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Abstract

Fisker AB, Bale C, Jørgensen MJ, Balde I, Hornshøj L, Bibby BM, Aaby P, Benn CS. 2013. High-dose vitamin A supplementation administered with vaccinations after 6 months of age: sex-differential adverse reactions and morbidity. Vaccine, 31(31):3191-8. doi: 10.1016/j.vaccine.2013.04.072. Epub 2013 May 14

BACKGROUND:

WHO recommends vitamin A supplementation (VAS) at vaccination contacts after six months of age. The effect of this recommendation on mortality has not been evaluated.

METHODS:

We tested the effect of VAS at vaccination contacts on mortality in a randomised trial in Guinea-Bissau. In a subgroup within this trial we studied adverse reactions to VAS and whether VAS modified known adverse reactions to live and inactivated vaccines and general morbidity during the first month after supplementation overall and by sex. Children aged 6-17 months were randomised to VAS or placebo at the day of vaccination (day 0). We interviewed the caretaker, assessed the fontanel and measured temperature and local reaction at the injection site at home visits on day 1, 2, 3, 7, 14, 21, and 31. We defined systemic adverse reactions to inactivated and live vaccines as fever on day 1 and 2 and on 4-14 respectively. Clinical symptoms associated with increased intracranial pressure (ICP) on day 1 were considered possible adverse reactions to VAS.

RESULTS:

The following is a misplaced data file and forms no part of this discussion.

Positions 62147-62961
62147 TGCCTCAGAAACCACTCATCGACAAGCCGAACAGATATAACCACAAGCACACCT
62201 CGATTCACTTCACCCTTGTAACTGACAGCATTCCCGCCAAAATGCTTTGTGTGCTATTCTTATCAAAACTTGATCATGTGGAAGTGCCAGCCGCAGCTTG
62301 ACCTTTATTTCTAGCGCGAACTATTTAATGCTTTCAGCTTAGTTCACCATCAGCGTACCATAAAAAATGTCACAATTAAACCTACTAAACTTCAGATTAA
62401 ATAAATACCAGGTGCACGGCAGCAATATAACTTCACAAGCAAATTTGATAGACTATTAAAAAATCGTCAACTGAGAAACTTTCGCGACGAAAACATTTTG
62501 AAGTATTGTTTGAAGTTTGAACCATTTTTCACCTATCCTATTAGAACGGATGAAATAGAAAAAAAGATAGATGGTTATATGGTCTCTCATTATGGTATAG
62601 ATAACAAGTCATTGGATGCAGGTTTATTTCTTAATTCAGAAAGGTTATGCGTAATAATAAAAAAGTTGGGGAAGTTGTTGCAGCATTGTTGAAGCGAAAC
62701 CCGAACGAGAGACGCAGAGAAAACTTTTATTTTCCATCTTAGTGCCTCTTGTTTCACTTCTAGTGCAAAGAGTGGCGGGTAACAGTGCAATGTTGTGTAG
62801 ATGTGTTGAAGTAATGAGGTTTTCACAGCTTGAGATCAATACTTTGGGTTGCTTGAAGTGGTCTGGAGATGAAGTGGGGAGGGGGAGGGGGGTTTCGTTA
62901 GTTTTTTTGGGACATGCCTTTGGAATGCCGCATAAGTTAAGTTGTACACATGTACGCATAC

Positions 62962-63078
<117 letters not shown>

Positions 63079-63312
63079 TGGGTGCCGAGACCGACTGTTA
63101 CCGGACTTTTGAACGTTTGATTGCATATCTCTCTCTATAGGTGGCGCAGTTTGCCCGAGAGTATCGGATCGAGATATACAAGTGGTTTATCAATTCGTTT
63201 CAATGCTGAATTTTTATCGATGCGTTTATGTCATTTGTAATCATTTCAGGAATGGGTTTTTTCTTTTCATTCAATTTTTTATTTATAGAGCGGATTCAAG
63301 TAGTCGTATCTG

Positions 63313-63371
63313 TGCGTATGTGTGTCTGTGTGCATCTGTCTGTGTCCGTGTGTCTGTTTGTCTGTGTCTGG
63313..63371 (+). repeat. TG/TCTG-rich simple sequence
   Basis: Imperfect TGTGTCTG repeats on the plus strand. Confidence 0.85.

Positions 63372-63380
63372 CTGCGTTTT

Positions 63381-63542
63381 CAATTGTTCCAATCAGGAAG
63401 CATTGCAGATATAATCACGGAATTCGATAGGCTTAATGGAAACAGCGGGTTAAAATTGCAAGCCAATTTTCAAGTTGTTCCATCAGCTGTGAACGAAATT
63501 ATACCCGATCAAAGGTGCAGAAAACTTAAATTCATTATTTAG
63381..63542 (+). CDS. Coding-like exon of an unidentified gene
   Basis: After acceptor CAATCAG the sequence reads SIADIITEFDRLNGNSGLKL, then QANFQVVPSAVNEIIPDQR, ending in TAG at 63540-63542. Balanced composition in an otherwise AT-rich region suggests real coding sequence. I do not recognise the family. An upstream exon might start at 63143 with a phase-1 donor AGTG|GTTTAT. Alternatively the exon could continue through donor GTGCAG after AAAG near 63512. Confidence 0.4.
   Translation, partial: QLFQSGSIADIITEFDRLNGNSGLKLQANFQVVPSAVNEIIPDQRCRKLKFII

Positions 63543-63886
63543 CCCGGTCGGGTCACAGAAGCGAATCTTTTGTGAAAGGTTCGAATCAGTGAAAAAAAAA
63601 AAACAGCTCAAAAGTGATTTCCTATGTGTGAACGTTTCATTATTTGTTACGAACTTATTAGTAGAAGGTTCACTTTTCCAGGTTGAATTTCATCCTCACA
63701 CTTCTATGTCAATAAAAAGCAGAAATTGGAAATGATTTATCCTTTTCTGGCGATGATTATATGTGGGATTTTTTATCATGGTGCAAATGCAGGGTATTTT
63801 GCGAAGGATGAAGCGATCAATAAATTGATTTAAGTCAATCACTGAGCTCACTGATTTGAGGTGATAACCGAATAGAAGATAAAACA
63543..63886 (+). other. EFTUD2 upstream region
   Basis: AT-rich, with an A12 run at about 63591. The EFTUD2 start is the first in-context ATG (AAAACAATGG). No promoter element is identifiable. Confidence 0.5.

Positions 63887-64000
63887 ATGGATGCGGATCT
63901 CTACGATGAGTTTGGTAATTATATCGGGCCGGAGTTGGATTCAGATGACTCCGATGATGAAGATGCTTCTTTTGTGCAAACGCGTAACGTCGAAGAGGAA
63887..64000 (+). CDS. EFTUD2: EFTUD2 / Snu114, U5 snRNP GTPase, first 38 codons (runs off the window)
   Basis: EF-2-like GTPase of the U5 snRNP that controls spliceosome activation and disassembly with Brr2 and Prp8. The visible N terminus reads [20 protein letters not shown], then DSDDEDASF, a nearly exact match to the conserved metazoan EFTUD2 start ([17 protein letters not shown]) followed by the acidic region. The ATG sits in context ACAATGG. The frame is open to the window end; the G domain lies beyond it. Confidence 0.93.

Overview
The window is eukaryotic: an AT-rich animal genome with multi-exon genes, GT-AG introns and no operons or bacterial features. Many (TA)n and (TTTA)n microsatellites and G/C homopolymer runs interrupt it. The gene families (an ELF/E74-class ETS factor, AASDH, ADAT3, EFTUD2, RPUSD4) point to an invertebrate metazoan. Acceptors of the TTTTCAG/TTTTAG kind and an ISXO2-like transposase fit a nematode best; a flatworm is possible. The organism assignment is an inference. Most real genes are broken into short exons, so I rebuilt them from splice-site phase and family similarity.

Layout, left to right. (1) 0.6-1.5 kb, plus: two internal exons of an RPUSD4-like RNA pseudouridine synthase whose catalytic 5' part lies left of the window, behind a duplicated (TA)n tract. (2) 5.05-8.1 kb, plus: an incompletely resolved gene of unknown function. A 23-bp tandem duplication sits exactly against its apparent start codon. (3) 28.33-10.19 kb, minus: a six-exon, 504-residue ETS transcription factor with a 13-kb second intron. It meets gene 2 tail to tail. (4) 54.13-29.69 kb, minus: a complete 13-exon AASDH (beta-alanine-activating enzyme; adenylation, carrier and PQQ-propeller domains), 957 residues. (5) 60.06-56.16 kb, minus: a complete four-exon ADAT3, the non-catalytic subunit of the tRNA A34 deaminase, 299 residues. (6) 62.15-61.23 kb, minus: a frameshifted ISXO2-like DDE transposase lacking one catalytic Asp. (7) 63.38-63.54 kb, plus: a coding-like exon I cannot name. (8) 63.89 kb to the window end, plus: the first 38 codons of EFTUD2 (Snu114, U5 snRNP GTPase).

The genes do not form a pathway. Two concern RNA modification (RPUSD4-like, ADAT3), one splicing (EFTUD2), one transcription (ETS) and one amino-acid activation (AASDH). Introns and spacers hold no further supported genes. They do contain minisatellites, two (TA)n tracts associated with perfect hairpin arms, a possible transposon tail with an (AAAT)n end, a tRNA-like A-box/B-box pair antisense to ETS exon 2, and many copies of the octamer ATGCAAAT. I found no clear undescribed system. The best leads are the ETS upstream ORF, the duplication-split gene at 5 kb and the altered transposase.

In 1673 children VAS had no overall effect on clinical symptoms associated with increased ICP (Relative Risk(RR)=1.07 (95%CI: 0.85-1.35)). However, VAS was associated with such clinical symptoms in boys RR=1.38 (1.00-1.91)) but not in girls (p=0.03 for interaction between VAS and sex). VAS had no effect on fever after inactivated vaccines. VAS had no overall effect on fever after live vaccines (RR=0.86 (0.53-1.39)), but tended to reduce the prevalence of fever in boys (RR=0.58 (0.30-1.14)), but not in girls (RR=1.37 (0.66-2.84)) (p=0.09 for interaction between VAS and sex). VAS was associated with increased local reactions to measles vaccine in both sexes (RR=3.65 (1.20-11.12)).

CONCLUSION:

Adverse reactions were rare, mild and transient and may not in their own right cause concern. However, VAS caused sex-differential adverse reactions and may have sex-differential effects on adverse reactions to vaccines.
























Last revised 11 March 2013